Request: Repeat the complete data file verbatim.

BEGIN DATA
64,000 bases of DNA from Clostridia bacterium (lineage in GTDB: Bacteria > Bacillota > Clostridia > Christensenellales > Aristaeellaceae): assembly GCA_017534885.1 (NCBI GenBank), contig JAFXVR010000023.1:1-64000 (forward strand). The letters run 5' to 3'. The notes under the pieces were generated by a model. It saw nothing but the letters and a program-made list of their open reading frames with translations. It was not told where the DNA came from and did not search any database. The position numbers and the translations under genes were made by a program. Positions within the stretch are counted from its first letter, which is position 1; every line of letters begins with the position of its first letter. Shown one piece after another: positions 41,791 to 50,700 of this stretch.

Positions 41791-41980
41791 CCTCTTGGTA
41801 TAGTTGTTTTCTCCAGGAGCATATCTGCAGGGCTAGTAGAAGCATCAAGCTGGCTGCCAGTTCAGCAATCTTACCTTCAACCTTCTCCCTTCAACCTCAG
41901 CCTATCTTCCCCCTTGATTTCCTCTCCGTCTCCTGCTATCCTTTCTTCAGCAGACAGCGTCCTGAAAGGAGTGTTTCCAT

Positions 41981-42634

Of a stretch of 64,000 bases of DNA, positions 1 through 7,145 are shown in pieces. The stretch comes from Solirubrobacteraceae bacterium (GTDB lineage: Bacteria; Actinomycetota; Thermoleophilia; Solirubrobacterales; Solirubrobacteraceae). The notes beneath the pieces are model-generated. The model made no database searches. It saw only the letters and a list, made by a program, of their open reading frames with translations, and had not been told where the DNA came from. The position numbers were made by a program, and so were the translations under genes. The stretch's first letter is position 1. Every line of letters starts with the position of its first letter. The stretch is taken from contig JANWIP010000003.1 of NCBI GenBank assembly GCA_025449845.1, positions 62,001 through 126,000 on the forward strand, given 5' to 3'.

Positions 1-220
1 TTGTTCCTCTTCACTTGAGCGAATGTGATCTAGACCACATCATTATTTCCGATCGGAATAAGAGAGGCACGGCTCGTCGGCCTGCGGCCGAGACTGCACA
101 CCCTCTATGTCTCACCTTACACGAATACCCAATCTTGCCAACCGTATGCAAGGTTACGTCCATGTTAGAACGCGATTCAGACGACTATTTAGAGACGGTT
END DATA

64,000 bases of DNA from Clostridia bacterium (lineage in GTDB: Bacteria > Bacillota > Clostridia > Christensenellales > Aristaeellaceae): assembly GCA_017534885.1 (NCBI GenBank), contig JAFXVR010000023.1:1-64000 (forward strand). The letters run 5' to 3'. The notes under the pieces were generated by a model. It saw nothing but the letters and a program-made list of their open reading frames with translations. It was not told where the DNA came from and did not search any database. The position numbers and the translations under genes were made by a program. Positions within the stretch are counted from its first letter, which is position 1; every line of letters begins with the position of its first letter. Shown one piece after another: positions 41,791 to 50,700 of this stretch.

Positions 41791-41980
41791 CCTCTTGGTA
41801 TAGTTGTTTTCTCCAGGAGCATATCTGCAGGGCTAGTAGAAGCATCAAGCTGGCTGCCAGTTCAGCAATCTTACCTTCAACCTTCTCCCTTCAACCTCAG
41901 CCTATCTTCCCCCTTGATTTCCTCTCCGTCTCCTGCTATCCTTTCTTCAGCAGACAGCGTCCTGAAAGGAGTGTTTCCAT

Positions 41981-42634

Of a stretch of 64,000 bases of DNA, positions 1 through 7,145 are shown in pieces. The stretch comes from Solirubrobacteraceae bacterium (GTDB lineage: Bacteria; Actinomycetota; Thermoleophilia; Solirubrobacterales; Solirubrobacteraceae). The notes beneath the pieces are model-generated. The model made no database searches. It saw only the letters and a list, made by a program, of their open reading frames with translations, and had not been told where the DNA came from. The position numbers were made by a program, and so were the translations under genes. The stretch's first letter is position 1. Every line of letters starts with the position of its first letter. The stretch is taken from contig JANWIP010000003.1 of NCBI GenBank assembly GCA_025449845.1, positions 62,001 through 126,000 on the forward strand, given 5' to 3'.

Positions 1-220
1 TTGTTCCTCTTCACTTGAGCGAATGTGATCTAGACCACATCATTATTTCCGATCGGAATAAGAGAGGCACGGCTCGTCGGCCTGCGGCCGAGACTGCACA
101 CCCTCTATGTCTCACCTTACACGAATACCCAATCTTGCCAACCGTATGCAAGGTTACGTCCATGTTAGAACGCGATTCAGACGACTATTTAGAGACGGTT